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Richard Ravitch, 1933-2023, Friend to NYC and THE CITY

The steadfast and outspoken civic leader, who died Sunday, helped save the city and MTA from financial ruin — then went on to make sure journalists understood and covered money in government.

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Mayor Bill de Blasio with Richard Ravitch at the Citizens Budget Commission’s 88th Annual Dinner, February 26, 2020.

Michael Appleton/Mayoral Photography Office

Richard Ravitch, who died Sunday at age 89, is being widely and appropriately praised for his roles in helping save New York City from bankruptcy in the 1970s, rescuing a collapsing transit system in the 1980s and insisting on financial prudence by governments for his whole life.

But Dick (no one ever called him Richard) should be remembered for one more aspect of his life that seems especially important today: He was a steadfast friend of journalists.

Dick was one of the driving forces behind the creation of THE CITY and the initial chair of the board. Jere Hester, THE CITY’s first editor-in-chief, remembers visiting Dick’s Fifth Avenue apartment in early 2019 with a printout of a PowerPoint outlining plans for the newsroom. 

Dick flipped through the pages quickly until he got to the one listing the journalists who had been hired. “He wanted to know everything about every one of them,” Hester recalled. “He wanted to know everybody’s life story and took genuine delight in every detail I could muster.”

After his stint as New York’s lieutenant governor in 2009 and 2010, Dick became appalled by the superficiality of coverage and overall lack of interest among media outlets on the issue of state and city finances and wanted to do something about it. Some people told him journalists weren’t interested in such training. 

Sarah Bartlett, then dean of the Craig Newmark Graduate School of Journalism at CUNY, said that if a training program were free, with all expenses paid, the reporters would come. She was right.

Over the last nine years, as director of the Ravitch Fiscal Reporting Program, I’ve welcomed some 900 journalists who have come to New York on Dick’s dime for weeklong deep dives into fiscal policy (budgets, bonds, pensions and tax incentives), local economic coverage (jobs), the Puerto Rican debt crisis, housing and transit. 

After each session, I ask the attendees to send me the stories that they write showing what they have learned. And Dick saw the impressive return on his investment.

I first met Dick in 1989 when I was the questioner at a televised debate among the Democratic candidates for mayor: incumbent Ed Koch, eventual winner David Dinkins, comptroller Harrison Goldin, and Dick, who finished third. When I was editor of Crain’s New York Business, our paths crossed from time to time, but it was in working with him over nearly the past decade that I came to understand his commitment to (maybe love of) journalists and good journalism.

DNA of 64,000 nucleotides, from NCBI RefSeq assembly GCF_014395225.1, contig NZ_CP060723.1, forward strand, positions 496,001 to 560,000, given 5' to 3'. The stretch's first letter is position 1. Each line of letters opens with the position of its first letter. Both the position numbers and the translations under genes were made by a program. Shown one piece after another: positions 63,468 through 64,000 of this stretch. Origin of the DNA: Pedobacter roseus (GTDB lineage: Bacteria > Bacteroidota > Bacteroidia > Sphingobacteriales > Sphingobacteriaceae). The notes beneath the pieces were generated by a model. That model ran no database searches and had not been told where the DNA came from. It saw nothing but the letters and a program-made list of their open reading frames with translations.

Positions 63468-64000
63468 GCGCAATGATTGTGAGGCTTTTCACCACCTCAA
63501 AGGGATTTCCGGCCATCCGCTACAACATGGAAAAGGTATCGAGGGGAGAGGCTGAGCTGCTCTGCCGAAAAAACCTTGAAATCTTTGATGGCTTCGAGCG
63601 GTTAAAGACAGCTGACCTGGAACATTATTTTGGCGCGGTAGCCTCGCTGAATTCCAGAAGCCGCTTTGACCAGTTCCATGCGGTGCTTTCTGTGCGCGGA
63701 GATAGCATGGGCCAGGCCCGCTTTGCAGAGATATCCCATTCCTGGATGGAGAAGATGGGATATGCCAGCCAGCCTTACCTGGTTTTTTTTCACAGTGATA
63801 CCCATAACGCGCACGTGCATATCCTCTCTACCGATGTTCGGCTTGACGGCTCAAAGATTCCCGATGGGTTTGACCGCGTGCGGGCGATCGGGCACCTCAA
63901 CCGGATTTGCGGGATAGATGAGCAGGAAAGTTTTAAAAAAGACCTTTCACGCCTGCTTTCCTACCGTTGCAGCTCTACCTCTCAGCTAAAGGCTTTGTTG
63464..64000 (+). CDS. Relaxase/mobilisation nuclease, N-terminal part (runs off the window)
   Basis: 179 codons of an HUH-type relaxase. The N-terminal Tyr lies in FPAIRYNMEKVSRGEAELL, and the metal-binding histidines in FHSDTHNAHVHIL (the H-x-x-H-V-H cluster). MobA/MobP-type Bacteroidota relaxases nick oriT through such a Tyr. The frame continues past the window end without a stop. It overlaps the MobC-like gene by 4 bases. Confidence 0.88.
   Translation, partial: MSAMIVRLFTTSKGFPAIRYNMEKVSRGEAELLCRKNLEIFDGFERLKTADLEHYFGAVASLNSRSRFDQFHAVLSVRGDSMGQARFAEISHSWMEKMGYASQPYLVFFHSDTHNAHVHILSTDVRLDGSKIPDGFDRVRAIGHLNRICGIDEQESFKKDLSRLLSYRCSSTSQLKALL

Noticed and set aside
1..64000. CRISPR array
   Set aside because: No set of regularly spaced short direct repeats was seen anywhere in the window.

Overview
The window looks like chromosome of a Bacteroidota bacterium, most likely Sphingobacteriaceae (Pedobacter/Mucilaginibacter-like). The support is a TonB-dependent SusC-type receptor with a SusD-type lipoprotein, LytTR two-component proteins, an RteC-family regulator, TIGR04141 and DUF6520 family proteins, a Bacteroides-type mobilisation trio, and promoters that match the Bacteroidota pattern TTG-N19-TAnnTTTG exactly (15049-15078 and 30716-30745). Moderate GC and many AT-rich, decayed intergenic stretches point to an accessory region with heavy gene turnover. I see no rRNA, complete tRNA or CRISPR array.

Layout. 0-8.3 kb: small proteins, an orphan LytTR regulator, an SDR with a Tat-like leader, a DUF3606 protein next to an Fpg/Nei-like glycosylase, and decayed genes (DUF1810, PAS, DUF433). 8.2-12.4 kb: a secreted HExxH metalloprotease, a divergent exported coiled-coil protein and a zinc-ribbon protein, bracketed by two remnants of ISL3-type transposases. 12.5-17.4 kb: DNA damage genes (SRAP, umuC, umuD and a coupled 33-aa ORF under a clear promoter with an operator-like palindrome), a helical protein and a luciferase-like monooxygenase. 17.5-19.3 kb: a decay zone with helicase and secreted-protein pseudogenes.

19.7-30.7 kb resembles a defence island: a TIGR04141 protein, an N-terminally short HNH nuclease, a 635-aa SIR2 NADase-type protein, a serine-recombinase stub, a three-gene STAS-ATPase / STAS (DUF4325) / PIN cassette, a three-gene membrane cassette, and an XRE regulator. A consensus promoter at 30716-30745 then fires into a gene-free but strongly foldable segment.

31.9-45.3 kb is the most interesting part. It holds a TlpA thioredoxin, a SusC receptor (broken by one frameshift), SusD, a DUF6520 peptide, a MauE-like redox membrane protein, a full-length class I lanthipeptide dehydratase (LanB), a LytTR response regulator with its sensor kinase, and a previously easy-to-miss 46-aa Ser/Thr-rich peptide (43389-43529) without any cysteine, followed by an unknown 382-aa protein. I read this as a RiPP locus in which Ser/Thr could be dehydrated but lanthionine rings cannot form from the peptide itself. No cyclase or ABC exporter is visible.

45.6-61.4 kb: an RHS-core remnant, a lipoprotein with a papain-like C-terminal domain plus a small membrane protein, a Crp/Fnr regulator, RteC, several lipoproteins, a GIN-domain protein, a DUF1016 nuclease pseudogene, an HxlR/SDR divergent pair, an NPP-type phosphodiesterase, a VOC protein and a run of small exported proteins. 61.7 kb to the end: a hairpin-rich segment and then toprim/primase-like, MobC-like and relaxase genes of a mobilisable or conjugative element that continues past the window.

One afternoon, I was having lunch with Dick at his Fifth Avenue apartment when a New York Times reporter called for his advice on delving into a major story that had implications far beyond New York. So many journalists have had similar conversations with Dick, known as a “wise person” among journalists: someone to call for frank talk about issues and insights on how to cover them.

Dick came to his belief in the power of the news media from his efforts to save the MTA. As he told the Ravitch program attendees in dinners we held for every cohort, it became clear to him that it was journalists — then primarily from The New York Times and Daily News in particular — who moved the legislature. 

Needless to say, the media scene is very different these days. But Dick never lost his conviction that journalists are crucial to good public policy, which is why he supported THE CITY from the start (including providing support for the fiscal and economic reporting in his name that helped bring me here).

One story about how Dick learned the meaning of “off the record” captures his relationship with journalists.

In the mid-1970s, while in Albany working on some fiscal issues with Gov. Hugh Carey, he was at the local bar where everyone hung out when a young reporter from The New York Times named Linda Greenhouse approached him with a simple question about another recent governor: “What do you think of Nelson Rockefeller?”

“He is a cross between Robin Hood and Ponzi,” he replied without thinking.

The next day, the Times splashed that quote on the front page and Dick found himself in the middle of a political storm. 

“You young whippersnapper,” Dick said he was told, “he’s the vice president of the United States. Keep your mouth shut.”

Dick never did keep his mouth shut. Greenhouse, who went on to become the Times’ illustrious Supreme Court reporter, became one of his many lifelong friends and one of many journalists whose work he helped make better.

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